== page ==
Having already served as an undercover narcotics officer, Sacramento County jail commander and first mayor of the newborn Elk Grove, City Councilman Jim Cooper has set his sights on an open seat in the state Assembly, facing fellow Democrat Darrell Fong for the 9th District. Cooper visited The Bee Capitol Bureau on Tuesday to discuss his policy goals and his campaign. Here are some excerpts.
Why are you running for this job?
At the state level, a lot of issues impact local governments, and I’ve stated that, during my time with the (Sacramento County) Sheriff’s Department – I’ll draw upon realignment, for instance. Realignment needs some tweaks. A lot of money has been thrown out there for realignment, but what are the best practices?
Our medical costs have gone up substantially with realignment. The lawsuits we faced on the state prison level are now starting to seep down to the counties ... The public doesn’t want more prisons built. So, how do we ensure these inmates have success when they get out?
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What differentiates you from (Sacramento City Councilman Darrell) Fong? Why should somebody vote for you and not for him?
I think the biggest thing is experience and leadership. He’s in his first term on the (Sacramento) City Council. I’m in my 14th (year) on the (Elk Grove) City Council. I’ve been the mayor three times, started a brand new city. ... I’ve worked across the aisle with Republicans in Elk Grove and had to be a consensus builder.
You were a narcotics officer, you have a background in drug enforcement. What’s your position on Proposition 47, which would reduce penalties for some drug crimes?
I never figured out why methamphetamine could be a wobbler and crack cocaine or powder cocaine couldn’t be. For other crimes I’m not sold on that. The bottom line, while we don’t want more prisons built, there are still some folks that are really wired wrong that enjoy going out and committing crimes. ... I’m supportive of (Proposition 47) in concept but I think we could tweak some of the issues.
Should Proposition 30 (tax increases) be made permanent or extended by the Legislature? Would you vote for that?
I would more than likely vote to extend it. We’ve benefited a lot from Prop. 30. ... It comes back to, we’re not going to build any more prisons, and we’ve got to educate our kids. ... That’s why I’m a big supporter of free preschool for everybody and all-day kindergarten.
So you think the Legislature should extend it, or the voters should be asked to extend it?
I would vote for it as a legislator. A lot of people want to punt and defer to voters, but they put you in that office for a reason.
Did I hear you say earlier you supported statewide preschool?
Absolutely, yeah. You take a test to get a driver’s license. You can have babies all you want, but parenting is not equal. A lot of parents, because of one reason or another, really don’t do a good job of raising their kids.
Taxpayers should pay so every California kid could go to preschool?
In the long run, it’s a lot cheaper to do that on the front end than to spend money on imprisoning somebody.
There was a failed effort to get an (initiative) on the ballot about overturning Proposition 209, which prohibits affirmative action in college admission considerations. If there’s an effort to bring that back and address it again while you’re in the Legislature, is it something you would be supportive of?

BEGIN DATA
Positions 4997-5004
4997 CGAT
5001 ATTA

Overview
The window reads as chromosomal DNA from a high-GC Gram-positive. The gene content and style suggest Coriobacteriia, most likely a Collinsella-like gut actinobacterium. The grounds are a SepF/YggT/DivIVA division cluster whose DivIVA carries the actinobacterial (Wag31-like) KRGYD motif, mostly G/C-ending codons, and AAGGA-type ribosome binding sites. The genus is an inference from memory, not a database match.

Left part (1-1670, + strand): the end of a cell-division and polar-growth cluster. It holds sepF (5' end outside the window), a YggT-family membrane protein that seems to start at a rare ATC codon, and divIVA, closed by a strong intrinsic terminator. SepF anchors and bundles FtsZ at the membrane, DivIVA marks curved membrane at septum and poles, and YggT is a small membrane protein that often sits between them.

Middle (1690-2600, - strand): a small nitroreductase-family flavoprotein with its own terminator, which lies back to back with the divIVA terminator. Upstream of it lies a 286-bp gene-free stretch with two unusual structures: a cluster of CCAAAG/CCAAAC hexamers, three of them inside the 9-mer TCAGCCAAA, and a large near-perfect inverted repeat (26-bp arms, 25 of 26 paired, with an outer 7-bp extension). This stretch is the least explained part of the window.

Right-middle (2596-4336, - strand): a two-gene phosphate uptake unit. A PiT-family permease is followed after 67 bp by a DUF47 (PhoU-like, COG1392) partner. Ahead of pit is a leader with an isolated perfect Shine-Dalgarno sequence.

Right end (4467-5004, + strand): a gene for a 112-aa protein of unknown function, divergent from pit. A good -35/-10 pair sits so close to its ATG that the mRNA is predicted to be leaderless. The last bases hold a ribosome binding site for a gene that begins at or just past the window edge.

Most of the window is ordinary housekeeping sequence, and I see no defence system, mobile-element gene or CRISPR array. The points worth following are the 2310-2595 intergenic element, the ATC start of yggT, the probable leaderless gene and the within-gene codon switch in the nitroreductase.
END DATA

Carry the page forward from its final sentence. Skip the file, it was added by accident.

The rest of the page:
Yeah, I would. Look at your jail right here: 70 percent black or Hispanic. Look at your failure rate: Kids are being expelled and aren’t graduating from high school, minority kids. We need something to get those folks in there and get them an education.
Do you support Propositions 1 (water bond) and 2 (rainy day fund)?
Support. Water is important and I’ll tell you what, for the 9th (Assembly District) $2.3billion in ag is produced ... between Lodi and southern Sacramento County. Water is key down there.
A big debate with this water bond has been, how do we prepare for drought and do we need to build more dams and reservoirs? What do you think? Should taxpayers be spending money on more dams and reservoirs?
We need more dams and reservoirs, absolutely. ... We need more dam sites so in the wet years we can store that water. But also we need to preserve the Delta, and actually do a lot to revive it.
Do you think unions have a disproportionate amount of influence in the Legislature?
I think a lot of folks have influence in the Legislature, and the unions being amongst them. To run a race is very tough, and this is a big district. ... I’ve been walking my butt off. It’s hard to walk to every house, so you need money to get the mail to get out there. Is there a better system to do that, where you’re not required to raise enormous amounts of money? I don’t know what it is.
I tell everybody, hey, just because you support what I believe in and what I say doesn’t mean I owe you. I made that known even down in Elk Grove over the years.
There’s been a lot written and a lot of discussion this year about ethics in the Legislature. ... There was a proposal around travel, having to disclose more about who paid, where you went, things like that.
I’ve traveled for Elk Grove – we traveled to Frisco, Texas, to look at the soccer stadium – so I have made travel trips but it was not on a private party’s money. It was paid for with city funds. I’ve never traveled and have no intention of traveling on someone else’s funds.
In the Legislature, members travel all the time (using special interest funds).
Something that benefited the region, where I’m going to look at something that can bring jobs back to the region or something like that, I would probably do that. It doesn’t mean because I’m going on your trip and you paid for it I’m beholden to you.
Call Jeremy B. White, Bee Capitol Bureau, (916)326-5543.